Thus we see that the premium paid in February to procure temporary artificial additions to the bullion reserve of the Bank amounts to a sum almost equal to that expended for the same purpose during the four months from October, 1857, to January, '58. and exceeds the aggregate half-yearly premiums paid during the years 1856 and 1855; while the total amount of premiums paid from October, 1857, to February, 1858, reaching the figure of 9,045,535f., exceeds the premium paid during the whole year of 1856 by almost one-half. Despite this apparent plethora, the metallic reserve of the Bank is, consequently, really weaker than for the last three years. So far from the Bank being incumbered with bullion, the influx is only artificially raised to its necessary level. This single fact proves at once that in France the commercial crisis has not yet entered the phase already passed in the United States, England, and the North of Europe. In France, a general depression of commerce exists, as is shown by the simultaneous decrease in circulation and discounts; but the crash is still impending, as is shown by the decrease of deposits simultaneously with an increase of premium on bullion bought, and of bills overdue.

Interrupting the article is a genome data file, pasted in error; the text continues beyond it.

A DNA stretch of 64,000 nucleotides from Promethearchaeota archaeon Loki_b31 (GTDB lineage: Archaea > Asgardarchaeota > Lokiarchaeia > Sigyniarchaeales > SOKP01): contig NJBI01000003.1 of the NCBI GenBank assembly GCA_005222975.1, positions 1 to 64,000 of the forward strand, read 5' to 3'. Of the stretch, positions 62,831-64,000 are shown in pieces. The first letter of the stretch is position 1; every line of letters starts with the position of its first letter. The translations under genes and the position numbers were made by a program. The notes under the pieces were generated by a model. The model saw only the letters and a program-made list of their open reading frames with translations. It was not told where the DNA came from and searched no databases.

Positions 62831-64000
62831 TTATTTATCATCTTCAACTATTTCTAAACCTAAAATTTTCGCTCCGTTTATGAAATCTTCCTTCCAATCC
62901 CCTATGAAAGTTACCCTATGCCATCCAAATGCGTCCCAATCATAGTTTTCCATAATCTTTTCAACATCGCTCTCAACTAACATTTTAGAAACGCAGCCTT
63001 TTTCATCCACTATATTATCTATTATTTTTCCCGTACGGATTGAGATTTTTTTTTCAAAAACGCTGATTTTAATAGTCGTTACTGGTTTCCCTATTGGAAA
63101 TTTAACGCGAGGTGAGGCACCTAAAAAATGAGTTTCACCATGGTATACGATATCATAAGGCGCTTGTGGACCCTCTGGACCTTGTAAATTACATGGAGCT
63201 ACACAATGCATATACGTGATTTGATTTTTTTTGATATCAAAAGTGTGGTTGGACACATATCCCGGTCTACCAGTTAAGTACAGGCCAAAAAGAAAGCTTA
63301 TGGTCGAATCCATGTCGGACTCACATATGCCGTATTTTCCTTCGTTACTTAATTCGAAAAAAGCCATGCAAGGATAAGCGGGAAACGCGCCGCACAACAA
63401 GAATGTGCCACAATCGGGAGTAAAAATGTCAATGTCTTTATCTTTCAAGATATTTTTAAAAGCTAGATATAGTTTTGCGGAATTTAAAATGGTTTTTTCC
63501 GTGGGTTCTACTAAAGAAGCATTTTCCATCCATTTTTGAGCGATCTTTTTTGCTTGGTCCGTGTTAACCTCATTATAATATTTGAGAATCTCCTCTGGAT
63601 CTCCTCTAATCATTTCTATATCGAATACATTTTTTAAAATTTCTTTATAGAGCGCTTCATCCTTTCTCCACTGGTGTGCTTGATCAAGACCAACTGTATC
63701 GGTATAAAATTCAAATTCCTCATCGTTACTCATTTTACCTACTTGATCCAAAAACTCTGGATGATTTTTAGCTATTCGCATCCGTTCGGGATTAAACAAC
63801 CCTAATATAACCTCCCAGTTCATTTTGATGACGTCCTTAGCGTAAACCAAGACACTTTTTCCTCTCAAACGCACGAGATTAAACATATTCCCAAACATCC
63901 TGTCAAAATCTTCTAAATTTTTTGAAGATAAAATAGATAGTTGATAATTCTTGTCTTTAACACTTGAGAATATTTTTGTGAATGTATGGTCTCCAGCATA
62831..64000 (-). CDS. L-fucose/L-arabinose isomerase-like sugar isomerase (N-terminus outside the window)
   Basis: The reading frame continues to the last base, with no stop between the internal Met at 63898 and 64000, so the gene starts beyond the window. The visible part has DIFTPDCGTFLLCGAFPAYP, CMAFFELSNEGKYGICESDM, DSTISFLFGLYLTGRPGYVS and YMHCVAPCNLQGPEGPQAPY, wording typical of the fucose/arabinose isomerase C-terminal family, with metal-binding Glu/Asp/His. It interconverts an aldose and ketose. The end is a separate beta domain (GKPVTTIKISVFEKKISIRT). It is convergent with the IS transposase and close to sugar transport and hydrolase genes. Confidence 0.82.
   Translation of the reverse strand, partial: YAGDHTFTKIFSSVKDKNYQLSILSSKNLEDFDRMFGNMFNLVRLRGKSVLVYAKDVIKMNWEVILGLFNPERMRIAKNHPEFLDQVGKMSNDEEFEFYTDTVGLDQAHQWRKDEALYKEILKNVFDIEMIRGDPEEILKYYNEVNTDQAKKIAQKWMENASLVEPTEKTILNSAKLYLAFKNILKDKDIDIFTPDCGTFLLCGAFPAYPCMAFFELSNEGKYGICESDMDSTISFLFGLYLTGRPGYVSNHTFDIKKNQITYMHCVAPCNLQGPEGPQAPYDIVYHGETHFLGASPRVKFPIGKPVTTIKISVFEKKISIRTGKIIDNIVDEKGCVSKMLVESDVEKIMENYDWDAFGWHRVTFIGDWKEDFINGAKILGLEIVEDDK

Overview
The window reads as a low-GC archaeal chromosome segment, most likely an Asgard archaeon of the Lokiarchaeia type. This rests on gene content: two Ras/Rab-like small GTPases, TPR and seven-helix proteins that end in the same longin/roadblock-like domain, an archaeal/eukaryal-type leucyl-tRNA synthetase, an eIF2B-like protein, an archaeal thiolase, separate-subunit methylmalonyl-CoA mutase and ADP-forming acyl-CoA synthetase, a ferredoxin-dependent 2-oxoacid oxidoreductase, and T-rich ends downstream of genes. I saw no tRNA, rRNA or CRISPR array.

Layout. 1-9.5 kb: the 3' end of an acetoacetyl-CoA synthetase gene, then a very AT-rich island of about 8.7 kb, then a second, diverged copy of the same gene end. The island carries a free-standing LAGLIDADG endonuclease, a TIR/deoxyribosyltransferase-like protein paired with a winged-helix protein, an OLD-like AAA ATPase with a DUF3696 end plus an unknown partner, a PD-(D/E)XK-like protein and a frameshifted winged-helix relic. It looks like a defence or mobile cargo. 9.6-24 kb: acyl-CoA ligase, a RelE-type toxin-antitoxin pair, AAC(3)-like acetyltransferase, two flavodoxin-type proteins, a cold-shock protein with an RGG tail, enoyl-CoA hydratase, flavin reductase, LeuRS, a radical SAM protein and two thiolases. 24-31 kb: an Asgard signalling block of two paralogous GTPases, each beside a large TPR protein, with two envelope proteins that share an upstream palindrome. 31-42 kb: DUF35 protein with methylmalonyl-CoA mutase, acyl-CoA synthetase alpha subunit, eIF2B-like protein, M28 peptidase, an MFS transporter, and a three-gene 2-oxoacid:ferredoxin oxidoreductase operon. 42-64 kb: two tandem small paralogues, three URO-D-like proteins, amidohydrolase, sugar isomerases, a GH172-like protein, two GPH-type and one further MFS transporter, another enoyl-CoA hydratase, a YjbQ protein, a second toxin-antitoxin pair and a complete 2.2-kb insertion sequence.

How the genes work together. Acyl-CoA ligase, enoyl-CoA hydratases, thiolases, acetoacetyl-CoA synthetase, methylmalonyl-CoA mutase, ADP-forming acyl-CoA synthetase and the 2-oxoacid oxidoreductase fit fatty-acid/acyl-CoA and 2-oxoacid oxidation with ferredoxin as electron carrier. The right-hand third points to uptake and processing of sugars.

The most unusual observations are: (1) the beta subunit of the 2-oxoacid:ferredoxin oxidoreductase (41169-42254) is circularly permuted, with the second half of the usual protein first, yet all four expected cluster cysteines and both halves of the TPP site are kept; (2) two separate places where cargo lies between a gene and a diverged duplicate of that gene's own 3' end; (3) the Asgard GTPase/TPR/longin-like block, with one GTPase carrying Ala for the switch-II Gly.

The Bank has also been forced to announce that a great part of its own new shares, on which the installments have not been duly paid up, will be sold. It has also been converted by the Government into the general railway contractor of France, and compelled to make within fixed periods large advances to the railway companies—advances which for January and February alone amounted to the sum of 50,000,000 francs. It is true that in return for these advances it has received the bonds of the companies, which it may sell when it can. The present moment, however, is peculiarly unfavorable to such a sale, and the weekly railway returns, testifying to a constant falling off in receipts, are far from warranting any sanguine expectations in this line. For the month of January, for instance, the Orleans presented a decline of 21 per cent, the Eastern of 18 per cent, the Lyons of about 11 per cent, and the Western of 14 per cent, compared with the corresponding receipts in 1857.[2]